Patriots are masters of the salary cap, according to ex-NFL agent
An ex-NFL agent lauded the New England Patriots for having mastered the art of balancing on-field performance and results with off-field business interests.
The New England Patriots have built a modern-day dynasty the likes of which we’ve never seen in the NFL – or in all of professional sports, for that matter. We may never see it again, either.
According to one former NFL agent, who now works as a contributor for CBS Sports, the major reason the Pats have found such unprecedented success lies in their ability to combine game prowess on the football field with smart, savvy decision-making in their business dealings and roster construction off the field.
“New England uses the trade market more extensively than most teams,” Joel Corry noted in his report. “It’s a cost effective way to rebuild the roster, especially when there are major losses in free agency.”
Of course, astute fans need look no further for an example of this than by observing what occurred this offseason with highly-coveted free agent Trey Flowers. The Patriots realized they couldn’t afford to keep Flowers at the price he would likely command on the open market, so instead they traded pennies-on-the-dollar to acquire Michael Bennett from the Philadelphia Eagles.
Bennett plays the same position as Flowers (defensive end), and is arguably an upgrade over Flowers, even if he is a bit older. By making a smart, salary cap-friendly trade, the team managed to sidestep what would have otherwise been a major personnel loss while also staying true to their budgetary discipline.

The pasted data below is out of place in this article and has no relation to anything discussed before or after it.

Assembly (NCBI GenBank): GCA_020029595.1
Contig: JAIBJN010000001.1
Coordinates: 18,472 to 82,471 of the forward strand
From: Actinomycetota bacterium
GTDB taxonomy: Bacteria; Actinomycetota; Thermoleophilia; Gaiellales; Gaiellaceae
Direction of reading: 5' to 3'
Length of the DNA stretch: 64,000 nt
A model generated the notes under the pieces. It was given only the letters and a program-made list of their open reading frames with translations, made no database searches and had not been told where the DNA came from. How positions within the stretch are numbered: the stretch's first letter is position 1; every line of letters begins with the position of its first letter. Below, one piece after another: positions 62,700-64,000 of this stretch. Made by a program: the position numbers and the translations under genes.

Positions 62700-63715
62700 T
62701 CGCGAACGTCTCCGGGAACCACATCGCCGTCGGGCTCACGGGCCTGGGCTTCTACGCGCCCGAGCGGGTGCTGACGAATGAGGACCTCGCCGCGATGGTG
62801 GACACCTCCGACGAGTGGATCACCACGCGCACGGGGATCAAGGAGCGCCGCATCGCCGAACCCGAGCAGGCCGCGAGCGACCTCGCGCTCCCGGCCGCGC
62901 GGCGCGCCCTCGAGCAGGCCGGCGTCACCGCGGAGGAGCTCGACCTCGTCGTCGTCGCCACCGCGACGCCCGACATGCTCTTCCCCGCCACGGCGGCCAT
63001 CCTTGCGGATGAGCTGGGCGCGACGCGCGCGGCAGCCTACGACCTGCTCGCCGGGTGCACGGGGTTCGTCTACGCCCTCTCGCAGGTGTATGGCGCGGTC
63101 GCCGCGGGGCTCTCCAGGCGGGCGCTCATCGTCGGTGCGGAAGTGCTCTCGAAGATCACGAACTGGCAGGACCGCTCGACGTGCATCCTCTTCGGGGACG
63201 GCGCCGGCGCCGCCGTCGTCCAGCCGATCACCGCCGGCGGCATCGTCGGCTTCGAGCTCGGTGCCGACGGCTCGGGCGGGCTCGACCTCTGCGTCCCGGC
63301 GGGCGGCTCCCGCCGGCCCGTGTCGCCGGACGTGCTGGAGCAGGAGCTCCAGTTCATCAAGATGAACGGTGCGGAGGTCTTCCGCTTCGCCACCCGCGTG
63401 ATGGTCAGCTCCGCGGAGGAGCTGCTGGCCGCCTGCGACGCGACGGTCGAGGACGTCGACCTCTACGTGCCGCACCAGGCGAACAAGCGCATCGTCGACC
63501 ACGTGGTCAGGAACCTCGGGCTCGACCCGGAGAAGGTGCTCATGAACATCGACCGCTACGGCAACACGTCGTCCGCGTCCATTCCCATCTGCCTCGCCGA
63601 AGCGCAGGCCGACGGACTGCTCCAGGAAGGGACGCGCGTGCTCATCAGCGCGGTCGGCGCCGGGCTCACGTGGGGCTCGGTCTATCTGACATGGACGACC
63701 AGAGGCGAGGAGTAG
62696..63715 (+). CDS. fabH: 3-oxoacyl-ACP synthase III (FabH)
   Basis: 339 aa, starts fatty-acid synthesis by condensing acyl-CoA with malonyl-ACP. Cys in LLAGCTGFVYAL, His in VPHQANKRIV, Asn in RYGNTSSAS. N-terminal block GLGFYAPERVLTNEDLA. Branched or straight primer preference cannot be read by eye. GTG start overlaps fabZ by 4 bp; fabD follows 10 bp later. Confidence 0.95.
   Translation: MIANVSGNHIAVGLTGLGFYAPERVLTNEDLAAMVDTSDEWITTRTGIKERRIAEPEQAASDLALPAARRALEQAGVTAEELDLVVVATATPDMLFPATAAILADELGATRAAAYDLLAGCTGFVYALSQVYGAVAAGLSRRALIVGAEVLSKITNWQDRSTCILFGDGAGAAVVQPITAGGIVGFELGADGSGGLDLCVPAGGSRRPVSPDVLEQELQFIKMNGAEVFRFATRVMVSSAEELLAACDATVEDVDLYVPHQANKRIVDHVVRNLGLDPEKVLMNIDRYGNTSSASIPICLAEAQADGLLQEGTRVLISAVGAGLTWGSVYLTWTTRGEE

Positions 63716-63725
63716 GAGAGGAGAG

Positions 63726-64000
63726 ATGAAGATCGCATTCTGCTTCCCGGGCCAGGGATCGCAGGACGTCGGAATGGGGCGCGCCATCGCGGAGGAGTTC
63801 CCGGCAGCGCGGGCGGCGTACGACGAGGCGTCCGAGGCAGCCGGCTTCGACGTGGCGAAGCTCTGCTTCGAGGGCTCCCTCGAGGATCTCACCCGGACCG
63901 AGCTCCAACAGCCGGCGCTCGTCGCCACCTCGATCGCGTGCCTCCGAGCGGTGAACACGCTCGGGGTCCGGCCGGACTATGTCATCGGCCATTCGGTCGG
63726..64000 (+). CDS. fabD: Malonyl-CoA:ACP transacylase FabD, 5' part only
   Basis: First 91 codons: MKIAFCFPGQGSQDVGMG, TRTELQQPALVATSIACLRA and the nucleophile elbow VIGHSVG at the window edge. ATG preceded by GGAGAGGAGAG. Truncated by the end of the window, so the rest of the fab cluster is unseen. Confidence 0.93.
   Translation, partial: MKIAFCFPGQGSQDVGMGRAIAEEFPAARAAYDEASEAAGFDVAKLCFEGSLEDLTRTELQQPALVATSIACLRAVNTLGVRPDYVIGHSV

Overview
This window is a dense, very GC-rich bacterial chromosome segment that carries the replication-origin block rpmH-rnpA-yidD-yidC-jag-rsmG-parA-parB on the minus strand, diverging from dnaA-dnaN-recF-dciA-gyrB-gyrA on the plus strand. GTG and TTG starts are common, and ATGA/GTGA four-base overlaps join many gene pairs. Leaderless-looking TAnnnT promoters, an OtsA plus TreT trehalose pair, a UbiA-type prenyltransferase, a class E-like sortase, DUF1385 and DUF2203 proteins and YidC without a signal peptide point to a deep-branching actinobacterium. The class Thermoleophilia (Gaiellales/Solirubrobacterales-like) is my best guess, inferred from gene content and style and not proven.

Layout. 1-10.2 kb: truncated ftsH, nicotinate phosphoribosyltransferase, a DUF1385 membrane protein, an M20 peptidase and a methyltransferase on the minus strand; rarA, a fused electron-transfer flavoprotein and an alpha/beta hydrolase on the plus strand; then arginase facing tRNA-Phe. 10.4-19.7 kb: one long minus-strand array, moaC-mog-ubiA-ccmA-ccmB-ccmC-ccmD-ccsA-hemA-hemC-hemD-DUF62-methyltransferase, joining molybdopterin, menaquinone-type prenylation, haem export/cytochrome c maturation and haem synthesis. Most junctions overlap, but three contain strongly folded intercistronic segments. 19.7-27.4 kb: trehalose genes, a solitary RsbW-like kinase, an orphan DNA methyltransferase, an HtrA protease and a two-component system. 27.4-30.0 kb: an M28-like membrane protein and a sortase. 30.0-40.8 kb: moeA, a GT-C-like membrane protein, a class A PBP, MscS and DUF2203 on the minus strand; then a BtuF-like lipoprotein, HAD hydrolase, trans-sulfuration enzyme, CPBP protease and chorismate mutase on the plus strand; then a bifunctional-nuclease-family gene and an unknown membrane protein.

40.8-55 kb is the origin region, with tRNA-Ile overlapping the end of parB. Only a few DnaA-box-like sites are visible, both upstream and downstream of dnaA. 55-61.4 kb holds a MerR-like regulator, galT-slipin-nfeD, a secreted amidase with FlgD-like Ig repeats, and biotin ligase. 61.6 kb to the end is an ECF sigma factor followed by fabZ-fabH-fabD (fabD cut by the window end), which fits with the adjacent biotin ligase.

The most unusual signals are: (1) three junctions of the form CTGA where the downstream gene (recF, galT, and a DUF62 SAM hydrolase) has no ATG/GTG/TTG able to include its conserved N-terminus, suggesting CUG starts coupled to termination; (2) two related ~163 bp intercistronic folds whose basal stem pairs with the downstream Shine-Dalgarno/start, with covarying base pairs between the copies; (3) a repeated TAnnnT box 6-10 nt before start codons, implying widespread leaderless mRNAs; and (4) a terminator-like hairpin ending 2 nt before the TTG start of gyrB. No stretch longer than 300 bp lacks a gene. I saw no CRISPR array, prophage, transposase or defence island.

Corry elaborated further on this scenario:
"“In a trade, the acquiring team assumes the remainder of a player’s contract. Any bonus proration in the deal is the responsibility of the original signing team. It doesn’t become a responsibility of the new team. This affords the Patriots optimal roster flexibility because a player can be released without any adverse cap consequences as long as there isn’t any guaranteed money left in the deal.”"
He also cited examples of New England cutting ties with prominent players in order to stay beneath the cap or maintain the lauded “Patriot Way” culture, such as when the team let go of Chandler Jones, Nate Solder, and Jamie Collins. All three were considered to be top players at their respective positions, and all were allowed to walk for a variety of reasons.
Most importantly though, the Patriots won the Super Bowl in the seasons all these players departed. That, more than anything, proves the team has mastered the ability to win without sacrificing their values in the process… and it’s a rare feat, indeed, in the NFL.